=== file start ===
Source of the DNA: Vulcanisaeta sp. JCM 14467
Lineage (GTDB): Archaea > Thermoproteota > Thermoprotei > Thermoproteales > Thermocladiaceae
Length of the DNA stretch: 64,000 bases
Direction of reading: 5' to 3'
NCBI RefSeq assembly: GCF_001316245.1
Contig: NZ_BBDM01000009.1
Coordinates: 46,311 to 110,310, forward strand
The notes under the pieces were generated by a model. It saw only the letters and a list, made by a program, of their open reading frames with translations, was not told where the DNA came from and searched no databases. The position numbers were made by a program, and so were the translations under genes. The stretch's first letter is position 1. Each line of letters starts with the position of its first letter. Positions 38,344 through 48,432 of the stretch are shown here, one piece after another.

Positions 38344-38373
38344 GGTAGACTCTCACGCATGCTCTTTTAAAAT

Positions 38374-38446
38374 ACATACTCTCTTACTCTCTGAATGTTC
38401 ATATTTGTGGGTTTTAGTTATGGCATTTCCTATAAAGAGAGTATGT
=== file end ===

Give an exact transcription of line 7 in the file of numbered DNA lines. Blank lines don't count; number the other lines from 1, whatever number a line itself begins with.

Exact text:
Coordinates: 46,311 to 110,310, forward strand